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If you’ve ever struggled with acne, fine lines, hyperpigmentation, or other types of skin concerns, your dermatologist may have recommended a treatment known as tretinoin. While you may be familiar with over-the-counter creams and medications, you may not be as familiar with what this prescription treatment entails. Here’s what you need to know about the medication, including how long it takes for tretinoin to start working.
What is tretinoin?
Tretinoin (brand names Retin-A, Altreno, Atralin, Avita, Refissa, and Renova; see Important Safety Information) is a type of retinoid, a form of vitamin A. Retinoids are substances derived from vitamin A. Retinols are also derived from vitamin A, but they are generally lower strength and are available over-the-counter. The exception to this rule is adapalene, which is the first over-the-counter retinoid (FDA, 2016).
Research has shown that tretinoin cream can have some significant benefits for the skin. Studies have shown it can encourage cellular turnover, help prevent acne, stimulate collagen production, and minimize fine lines and wrinkles (Leyden, 2017).
How long does it take to see results?
It’s important to know that if you’re using tretinoin cream to treat acne, it won’t cure the condition; it will just control breakouts. Tretinoin can actually make acne worsen during the first 7–10 days of treatment, resulting in red, scaling skin, and increased pimples. Over time, the acne blemishes should disappear—this usually takes 2–3 weeks but can sometimes take more than six. It’s also important to know that you have to use tretinoin consistently to see real improvement (Leyden, 2017).
If you’re using topical tretinoin to reduce wrinkles, discoloration, age spots, and/or rough feeling skin, it can take 3–4 months or up to six months before you see results. If you stop using the medication or are inconsistent with your treatment, any improvements you see may disappear over time. Always use the product as prescribed by your healthcare provider (Rodan, 2016).
How does tretinoin work?
Retinoids work by increasing the turnover rate of skin cells. It does this by causing mild irritation to the skin, encouraging the cells to divide, die, and regenerate more rapidly. For some people, tretinoin can be an effective acne treatment since it can prevent new pimples from forming. The increased cell turnover rate can also be beneficial in slowing the skin aging process (Yoham, 2020).
How to use tretinoin to reduce wrinkles
Skin aging happens for various reasons, including sun damage (photoaging), smoking, environmental factors, loss of collagen, and genetics. Tretinoin’s ability to speed up the cell turnover process can help minimize the visible signs of aging, making it an effective “anti-aging” topical skin treatment. But wait, there’s more! Tretinoin also boosts your skin cells’ ability to replenish collagen, keeping your skin younger looking to prevent premature aging (Yoham, 2020).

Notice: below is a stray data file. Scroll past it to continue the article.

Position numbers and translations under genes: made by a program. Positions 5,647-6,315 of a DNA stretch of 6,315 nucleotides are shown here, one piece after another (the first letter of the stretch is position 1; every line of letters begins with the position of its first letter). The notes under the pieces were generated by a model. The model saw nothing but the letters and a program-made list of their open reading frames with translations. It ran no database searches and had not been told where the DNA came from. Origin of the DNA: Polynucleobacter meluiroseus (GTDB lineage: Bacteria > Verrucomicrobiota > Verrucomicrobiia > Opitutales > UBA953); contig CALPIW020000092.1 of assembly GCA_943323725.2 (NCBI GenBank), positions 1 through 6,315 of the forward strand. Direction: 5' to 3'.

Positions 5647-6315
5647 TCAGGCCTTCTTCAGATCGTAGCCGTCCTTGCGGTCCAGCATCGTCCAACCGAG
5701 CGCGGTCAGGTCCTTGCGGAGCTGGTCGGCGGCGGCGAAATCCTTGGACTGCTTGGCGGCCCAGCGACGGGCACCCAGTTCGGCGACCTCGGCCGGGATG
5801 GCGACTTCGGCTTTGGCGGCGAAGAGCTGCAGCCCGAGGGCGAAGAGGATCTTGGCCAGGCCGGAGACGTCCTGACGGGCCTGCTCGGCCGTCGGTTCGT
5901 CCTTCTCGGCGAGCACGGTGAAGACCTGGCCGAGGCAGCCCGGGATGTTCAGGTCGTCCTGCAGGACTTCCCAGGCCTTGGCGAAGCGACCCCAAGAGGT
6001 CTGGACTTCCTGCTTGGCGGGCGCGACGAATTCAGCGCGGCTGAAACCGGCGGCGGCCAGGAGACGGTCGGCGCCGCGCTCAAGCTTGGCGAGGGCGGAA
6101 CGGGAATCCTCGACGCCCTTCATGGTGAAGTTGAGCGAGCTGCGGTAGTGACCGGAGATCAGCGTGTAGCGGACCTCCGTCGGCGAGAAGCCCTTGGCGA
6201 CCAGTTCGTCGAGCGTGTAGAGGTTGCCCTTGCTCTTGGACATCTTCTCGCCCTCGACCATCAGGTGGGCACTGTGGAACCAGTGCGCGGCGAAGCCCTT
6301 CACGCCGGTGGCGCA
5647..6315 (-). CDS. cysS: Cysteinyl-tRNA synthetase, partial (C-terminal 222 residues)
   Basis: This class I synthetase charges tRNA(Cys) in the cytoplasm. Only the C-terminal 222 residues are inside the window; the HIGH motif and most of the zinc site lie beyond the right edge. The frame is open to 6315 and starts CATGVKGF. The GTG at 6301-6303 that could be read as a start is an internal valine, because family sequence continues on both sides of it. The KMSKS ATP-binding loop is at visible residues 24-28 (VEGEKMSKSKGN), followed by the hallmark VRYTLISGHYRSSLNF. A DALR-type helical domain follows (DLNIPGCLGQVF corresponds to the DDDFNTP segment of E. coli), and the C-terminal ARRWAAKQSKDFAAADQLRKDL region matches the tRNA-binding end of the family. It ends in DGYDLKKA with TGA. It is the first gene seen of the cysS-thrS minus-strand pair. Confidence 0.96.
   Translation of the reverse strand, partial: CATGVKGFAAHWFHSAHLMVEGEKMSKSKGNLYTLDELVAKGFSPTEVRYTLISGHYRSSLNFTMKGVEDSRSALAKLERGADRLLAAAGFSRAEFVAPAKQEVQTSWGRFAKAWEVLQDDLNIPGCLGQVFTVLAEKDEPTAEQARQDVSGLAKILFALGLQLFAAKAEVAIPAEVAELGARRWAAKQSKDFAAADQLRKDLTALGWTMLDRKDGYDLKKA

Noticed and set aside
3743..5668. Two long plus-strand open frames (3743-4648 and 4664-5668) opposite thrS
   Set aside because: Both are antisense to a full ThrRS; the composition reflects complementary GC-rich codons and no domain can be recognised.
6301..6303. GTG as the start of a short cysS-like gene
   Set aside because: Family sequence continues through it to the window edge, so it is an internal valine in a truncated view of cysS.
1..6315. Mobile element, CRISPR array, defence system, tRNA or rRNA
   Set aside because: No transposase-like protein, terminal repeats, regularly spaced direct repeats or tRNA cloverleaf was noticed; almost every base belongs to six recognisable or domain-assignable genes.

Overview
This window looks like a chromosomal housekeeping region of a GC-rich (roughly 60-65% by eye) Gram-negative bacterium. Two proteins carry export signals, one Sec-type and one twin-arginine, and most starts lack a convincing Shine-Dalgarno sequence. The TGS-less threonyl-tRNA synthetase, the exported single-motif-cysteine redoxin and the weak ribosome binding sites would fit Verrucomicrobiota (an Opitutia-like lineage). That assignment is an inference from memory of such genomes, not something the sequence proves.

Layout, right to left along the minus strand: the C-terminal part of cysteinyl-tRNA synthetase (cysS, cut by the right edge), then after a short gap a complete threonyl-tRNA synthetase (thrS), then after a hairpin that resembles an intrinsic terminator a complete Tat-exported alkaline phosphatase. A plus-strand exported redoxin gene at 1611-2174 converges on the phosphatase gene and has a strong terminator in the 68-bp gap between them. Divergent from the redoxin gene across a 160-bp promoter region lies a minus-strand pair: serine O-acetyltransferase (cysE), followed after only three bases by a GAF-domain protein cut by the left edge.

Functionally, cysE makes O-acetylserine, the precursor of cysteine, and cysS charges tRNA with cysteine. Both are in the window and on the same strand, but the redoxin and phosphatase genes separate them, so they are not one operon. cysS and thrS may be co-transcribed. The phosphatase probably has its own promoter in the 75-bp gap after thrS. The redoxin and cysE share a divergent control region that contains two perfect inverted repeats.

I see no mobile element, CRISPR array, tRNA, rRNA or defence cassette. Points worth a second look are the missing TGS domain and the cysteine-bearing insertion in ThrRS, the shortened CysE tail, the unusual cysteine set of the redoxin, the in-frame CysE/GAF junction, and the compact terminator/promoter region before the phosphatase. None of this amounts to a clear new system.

Which tretinoin cream is right for me?
Your healthcare provider will help determine which strength of tretinoin is right for you. There are several concentrations, including 0.01%, 0.025%, 0.04%, 0.05%, and 0.1% tretinoin cream. While each can have positive effects over time, the higher concentrations may increase your risk of side effects.
Side effects and considerations of tretinoin
Like all medications, tretinoin can cause some side effects. For most people, these include dryness and itching, redness, flaking, dry skin, increased sun sensitivity, and risk of sunburn. Because tretinoin can increase your sensitivity to sunlight, it’s essential to avoid unnecessary or prolonged sun or ultraviolet (UV) light exposure (including tanning beds and sunlamps) and always wear sunscreen as part of your skincare routine. You may also want to consider wearing sun-protective clothing and sunglasses while you’re using the treatment (Yoham, 2020).
- FDA (2016). FDA approves Differin Gel 0.1% for over-the-counter use to treat acne. Retrieved from: https://www.fda.gov/news-events/press-announcements/fda-approves-differin-gel-01-over-counter-use-treat-acne
- Leyden, J., Stein-Gold, L., & Weiss, J. (2017). Why Topical Retinoids Are Mainstay of Therapy for Acne. Dermatology and therapy, 7(3), 293–304. doi: 10.1007/s13555-017-0185-2. Retrieved from https://www.ncbi.nlm.nih.gov/pmc/articles/PMC5574737/
- Rodan, K., Fields, K., Majewski, G., & Falla, T. (2016). Skincare bootcamp: the evolving role of skincare. Plastic and Reconstructive Surgery: Global Open, 4(12 Suppl Anatomy and Safety in Cosmetic Medicine: Cosmetic Bootcamp), e1152. doi:10.1097/GOX.0000000000001152. Retrieved from https://www.ncbi.nlm.nih.gov/pmc/articles/PMC5172479/
- Yoham, A. L. & Casadesus, D. (2020) Tretinoin. [Updated Dec 5, 2020]. In: StatPearls [Internet]. Retrieved on Oct 22, 2021 from https://www.ncbi.nlm.nih.gov/books/NBK557478/
Dr. Chimene Richa is a board-certified Ophthalmologist and Senior Medical Writer/Reviewer at Ro.